The question of Higlig and the separation of southern Sudan

Category: Writing aboard the Kenya Airways: A story on coming to Rwanda for the first time
Published on Thursday, 30 September 2010 00:10
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Adiok Mayik
(Washington DC) - South Sudanese, will you leave Hielig behind in the name of maintaining peace with the North? Why? Then what will be the meaning of disunity with the North? Higlig is the land where the largest volume of Sudan’s oil reserve sits under. It is located on the periphery of the Unity State’s border with Southern Kordufan. That periphery is someone’s place; my homeland, and hence must not be used to buy the South from its enemy. The oil in Higlig will definitely make it difficult for the people of Panrieng County to find peace during or after referendum, be informed.


Currently, both the Government of Sudan and that of South Sudan are in process of heavy militarization of the area. Given the recent history of concession by South Sudan to buy peace with the North, I do think, out of fear, that Hielig and Panrieng are too expensive a price to pay for peace between the South and North. Will the South leave Hielig behind in concession for peace and separation?

The General Secretary of the Sudan People’s Liberation Movement, General Pagan Amum, was asked during a questioning session at the University of Maryland, Washington DC “will the South of Sudan be really peaceful if it disunites with the North of Sudan?” I was energized by the skillful style General Amum responded, “the South has never been peaceful within a United Sudan since 1955,” says Amum. From this point, I think disunity of the south of Sudan from its counterpart north, which is about to be effected on January 9th, is a new trial in search for a solution to a chronic political challenge endured by its people since its birth in 1956. However, the South of Sudan must not sell Hielig as an experiment to try disunity. This will be at the expense of the South Sudanese people (the people of Panrieng) living around Hielig. Sudan’s Government is disinterested in the people of South Sudan.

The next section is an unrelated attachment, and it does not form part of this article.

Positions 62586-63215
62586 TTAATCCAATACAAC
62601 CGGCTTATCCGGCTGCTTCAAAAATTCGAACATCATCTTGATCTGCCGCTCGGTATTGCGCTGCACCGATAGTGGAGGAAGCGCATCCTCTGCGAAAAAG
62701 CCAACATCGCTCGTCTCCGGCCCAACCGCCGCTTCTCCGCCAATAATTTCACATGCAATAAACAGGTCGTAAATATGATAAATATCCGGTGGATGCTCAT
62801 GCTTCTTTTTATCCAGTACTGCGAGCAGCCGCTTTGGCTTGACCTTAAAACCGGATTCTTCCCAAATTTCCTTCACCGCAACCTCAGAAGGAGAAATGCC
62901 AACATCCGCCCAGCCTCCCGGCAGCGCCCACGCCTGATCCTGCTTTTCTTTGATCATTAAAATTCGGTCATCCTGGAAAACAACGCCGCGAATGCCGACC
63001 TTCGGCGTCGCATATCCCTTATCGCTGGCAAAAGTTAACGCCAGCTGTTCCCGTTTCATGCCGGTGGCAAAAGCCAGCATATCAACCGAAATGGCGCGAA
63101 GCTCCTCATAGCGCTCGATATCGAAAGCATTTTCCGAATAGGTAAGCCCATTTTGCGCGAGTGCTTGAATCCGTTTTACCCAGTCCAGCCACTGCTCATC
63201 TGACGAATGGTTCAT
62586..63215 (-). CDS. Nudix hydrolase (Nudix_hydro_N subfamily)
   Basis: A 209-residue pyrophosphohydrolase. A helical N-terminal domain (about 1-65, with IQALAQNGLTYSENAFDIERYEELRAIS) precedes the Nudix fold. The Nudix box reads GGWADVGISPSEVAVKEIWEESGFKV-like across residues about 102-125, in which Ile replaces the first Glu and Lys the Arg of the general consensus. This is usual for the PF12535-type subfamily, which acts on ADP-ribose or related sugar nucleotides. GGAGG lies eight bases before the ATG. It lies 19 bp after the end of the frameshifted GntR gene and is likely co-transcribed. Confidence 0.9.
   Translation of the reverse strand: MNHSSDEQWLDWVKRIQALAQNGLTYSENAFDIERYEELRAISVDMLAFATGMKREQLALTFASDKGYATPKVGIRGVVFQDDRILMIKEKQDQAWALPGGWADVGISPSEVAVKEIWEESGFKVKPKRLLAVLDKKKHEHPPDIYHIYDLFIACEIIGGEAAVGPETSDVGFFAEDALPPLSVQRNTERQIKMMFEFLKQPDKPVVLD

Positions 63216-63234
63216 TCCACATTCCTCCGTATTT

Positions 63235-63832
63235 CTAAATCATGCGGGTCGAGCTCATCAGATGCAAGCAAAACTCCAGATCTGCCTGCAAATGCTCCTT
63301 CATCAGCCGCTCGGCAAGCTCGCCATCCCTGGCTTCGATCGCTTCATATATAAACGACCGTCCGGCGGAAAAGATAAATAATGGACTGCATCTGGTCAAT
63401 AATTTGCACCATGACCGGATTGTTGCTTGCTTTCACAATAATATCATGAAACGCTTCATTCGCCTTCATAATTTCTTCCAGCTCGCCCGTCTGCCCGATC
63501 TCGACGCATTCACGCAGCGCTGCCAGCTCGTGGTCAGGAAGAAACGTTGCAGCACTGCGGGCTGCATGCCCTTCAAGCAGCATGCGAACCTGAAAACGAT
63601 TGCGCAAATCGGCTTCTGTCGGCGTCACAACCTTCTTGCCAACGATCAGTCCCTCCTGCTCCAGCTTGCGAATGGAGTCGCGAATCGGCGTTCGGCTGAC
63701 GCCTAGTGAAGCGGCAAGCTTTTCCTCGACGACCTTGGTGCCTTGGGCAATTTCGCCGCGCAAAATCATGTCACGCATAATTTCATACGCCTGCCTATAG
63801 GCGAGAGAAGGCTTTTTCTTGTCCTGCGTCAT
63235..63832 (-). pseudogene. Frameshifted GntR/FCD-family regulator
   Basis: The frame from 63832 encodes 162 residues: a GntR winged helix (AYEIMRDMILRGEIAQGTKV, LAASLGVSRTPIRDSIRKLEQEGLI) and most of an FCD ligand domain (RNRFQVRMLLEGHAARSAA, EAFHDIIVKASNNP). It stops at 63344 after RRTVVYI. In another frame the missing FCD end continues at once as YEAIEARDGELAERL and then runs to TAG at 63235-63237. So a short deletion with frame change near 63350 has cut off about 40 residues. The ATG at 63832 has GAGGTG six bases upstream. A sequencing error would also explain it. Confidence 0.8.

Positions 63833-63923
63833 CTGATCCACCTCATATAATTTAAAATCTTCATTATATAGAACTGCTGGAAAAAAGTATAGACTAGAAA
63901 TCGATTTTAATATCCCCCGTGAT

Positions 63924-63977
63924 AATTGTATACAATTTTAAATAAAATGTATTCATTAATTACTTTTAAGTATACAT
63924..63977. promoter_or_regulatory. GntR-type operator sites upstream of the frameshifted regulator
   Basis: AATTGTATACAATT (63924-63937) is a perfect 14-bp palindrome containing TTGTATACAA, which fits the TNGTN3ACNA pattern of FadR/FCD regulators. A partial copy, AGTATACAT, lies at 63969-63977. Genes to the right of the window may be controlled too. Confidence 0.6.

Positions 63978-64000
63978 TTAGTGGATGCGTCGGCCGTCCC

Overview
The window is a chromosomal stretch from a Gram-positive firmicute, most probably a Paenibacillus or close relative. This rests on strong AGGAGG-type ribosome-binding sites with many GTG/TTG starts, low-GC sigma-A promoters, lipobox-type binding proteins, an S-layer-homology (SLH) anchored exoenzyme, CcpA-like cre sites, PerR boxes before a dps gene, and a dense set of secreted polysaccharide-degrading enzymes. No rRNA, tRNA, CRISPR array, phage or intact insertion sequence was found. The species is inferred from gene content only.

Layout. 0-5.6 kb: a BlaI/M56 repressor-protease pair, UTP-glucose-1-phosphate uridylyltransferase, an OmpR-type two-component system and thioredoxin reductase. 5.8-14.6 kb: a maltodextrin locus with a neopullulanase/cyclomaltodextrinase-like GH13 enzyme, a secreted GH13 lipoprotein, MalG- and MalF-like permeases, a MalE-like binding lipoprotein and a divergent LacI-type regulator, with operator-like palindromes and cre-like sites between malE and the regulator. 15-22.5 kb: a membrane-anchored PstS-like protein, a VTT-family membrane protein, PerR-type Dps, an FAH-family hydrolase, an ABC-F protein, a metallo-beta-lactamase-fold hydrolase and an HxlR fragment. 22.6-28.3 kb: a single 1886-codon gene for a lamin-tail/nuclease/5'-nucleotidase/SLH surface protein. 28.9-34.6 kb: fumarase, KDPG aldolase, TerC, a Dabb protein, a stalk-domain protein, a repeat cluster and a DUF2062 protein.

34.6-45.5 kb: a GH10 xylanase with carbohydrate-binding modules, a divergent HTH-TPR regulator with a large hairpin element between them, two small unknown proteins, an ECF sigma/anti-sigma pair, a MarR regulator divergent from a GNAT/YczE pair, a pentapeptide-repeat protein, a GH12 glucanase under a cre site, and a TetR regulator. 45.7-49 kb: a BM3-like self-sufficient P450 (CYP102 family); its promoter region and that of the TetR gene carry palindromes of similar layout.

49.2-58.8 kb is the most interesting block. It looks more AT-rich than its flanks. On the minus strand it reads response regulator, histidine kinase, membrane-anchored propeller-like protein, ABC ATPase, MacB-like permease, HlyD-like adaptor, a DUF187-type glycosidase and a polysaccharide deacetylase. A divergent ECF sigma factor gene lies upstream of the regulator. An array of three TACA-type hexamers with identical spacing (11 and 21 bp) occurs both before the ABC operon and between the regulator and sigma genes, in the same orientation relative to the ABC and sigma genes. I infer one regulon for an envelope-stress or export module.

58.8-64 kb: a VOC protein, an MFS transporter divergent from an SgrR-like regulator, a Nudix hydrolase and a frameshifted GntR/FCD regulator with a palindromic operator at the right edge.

The North Sudanese will not risk their children’s lives to go to war with the South Sudanese who leave without the largest oil reserves. But the strategy of the North implies that whoever threatens their dollars in oil value and especially the one in Hielig will face music. The oil blocks and mainly Hielig’s are where the first official bullets will be fired. At a private meeting with South Sudanese youth in a local hotel in Washington DC of which I, the writer of this article, was in attendance, President Kiir seems to suggest that the North will have to attack first for us to defend ourselves. I think this is a serious miscalculation from the part of our President and the Government of South Sudan leadership. The Government of Sudan already occupies Hielig. Sudan Armed Forces left the South Sudanese Garrison Towns as the CPA mandated them to do so. However, most of the military personnel who evacuated the towns in South Sudan were moved to Hielig where the oil pipelines takes oil from the South. Hielig is where the North’s elites mastermind and execute their taking strategy.